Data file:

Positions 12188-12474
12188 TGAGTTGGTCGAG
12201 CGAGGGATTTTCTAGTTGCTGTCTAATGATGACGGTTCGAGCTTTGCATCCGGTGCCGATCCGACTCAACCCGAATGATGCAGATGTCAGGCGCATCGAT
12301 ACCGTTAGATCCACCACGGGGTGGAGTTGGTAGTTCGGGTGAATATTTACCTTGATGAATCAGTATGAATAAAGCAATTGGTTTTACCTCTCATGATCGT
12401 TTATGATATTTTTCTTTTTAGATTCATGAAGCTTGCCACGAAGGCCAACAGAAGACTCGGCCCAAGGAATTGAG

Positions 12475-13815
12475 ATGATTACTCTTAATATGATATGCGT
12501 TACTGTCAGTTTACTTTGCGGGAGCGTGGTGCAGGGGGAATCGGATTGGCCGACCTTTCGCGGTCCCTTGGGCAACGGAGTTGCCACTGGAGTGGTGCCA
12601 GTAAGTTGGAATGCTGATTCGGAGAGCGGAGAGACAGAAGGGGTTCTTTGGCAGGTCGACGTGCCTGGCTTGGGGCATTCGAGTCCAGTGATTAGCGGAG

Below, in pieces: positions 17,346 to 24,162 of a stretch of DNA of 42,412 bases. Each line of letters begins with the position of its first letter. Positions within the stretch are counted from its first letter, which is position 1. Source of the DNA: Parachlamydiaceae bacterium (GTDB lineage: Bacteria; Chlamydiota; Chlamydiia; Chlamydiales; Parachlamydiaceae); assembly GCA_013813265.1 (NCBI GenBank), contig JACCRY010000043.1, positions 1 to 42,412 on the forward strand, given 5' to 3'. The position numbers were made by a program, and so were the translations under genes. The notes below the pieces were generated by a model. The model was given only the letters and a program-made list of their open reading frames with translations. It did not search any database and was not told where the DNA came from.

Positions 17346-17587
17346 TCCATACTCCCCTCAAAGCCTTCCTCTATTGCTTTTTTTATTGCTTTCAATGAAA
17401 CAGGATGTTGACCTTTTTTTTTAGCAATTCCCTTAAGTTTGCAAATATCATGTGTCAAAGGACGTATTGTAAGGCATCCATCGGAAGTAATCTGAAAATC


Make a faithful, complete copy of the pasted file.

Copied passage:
Positions 12188-12474
12188 TGAGTTGGTCGAG
12201 CGAGGGATTTTCTAGTTGCTGTCTAATGATGACGGTTCGAGCTTTGCATCCGGTGCCGATCCGACTCAACCCGAATGATGCAGATGTCAGGCGCATCGAT
12301 ACCGTTAGATCCACCACGGGGTGGAGTTGGTAGTTCGGGTGAATATTTACCTTGATGAATCAGTATGAATAAAGCAATTGGTTTTACCTCTCATGATCGT
12401 TTATGATATTTTTCTTTTTAGATTCATGAAGCTTGCCACGAAGGCCAACAGAAGACTCGGCCCAAGGAATTGAG

Positions 12475-13815
12475 ATGATTACTCTTAATATGATATGCGT
12501 TACTGTCAGTTTACTTTGCGGGAGCGTGGTGCAGGGGGAATCGGATTGGCCGACCTTTCGCGGTCCCTTGGGCAACGGAGTTGCCACTGGAGTGGTGCCA
12601 GTAAGTTGGAATGCTGATTCGGAGAGCGGAGAGACAGAAGGGGTTCTTTGGCAGGTCGACGTGCCTGGCTTGGGGCATTCGAGTCCAGTGATTAGCGGAG

Below, in pieces: positions 17,346 to 24,162 of a stretch of DNA of 42,412 bases. Each line of letters begins with the position of its first letter. Positions within the stretch are counted from its first letter, which is position 1. Source of the DNA: Parachlamydiaceae bacterium (GTDB lineage: Bacteria; Chlamydiota; Chlamydiia; Chlamydiales; Parachlamydiaceae); assembly GCA_013813265.1 (NCBI GenBank), contig JACCRY010000043.1, positions 1 to 42,412 on the forward strand, given 5' to 3'. The position numbers were made by a program, and so were the translations under genes. The notes below the pieces were generated by a model. The model was given only the letters and a program-made list of their open reading frames with translations. It did not search any database and was not told where the DNA came from.

Positions 17346-17587
17346 TCCATACTCCCCTCAAAGCCTTCCTCTATTGCTTTTTTTATTGCTTTCAATGAAA
17401 CAGGATGTTGACCTTTTTTTTTAGCAATTCCCTTAAGTTTGCAAATATCATGTGTCAAAGGACGTATTGTAAGGCATCCATCGGAAGTAATCTGAAAATC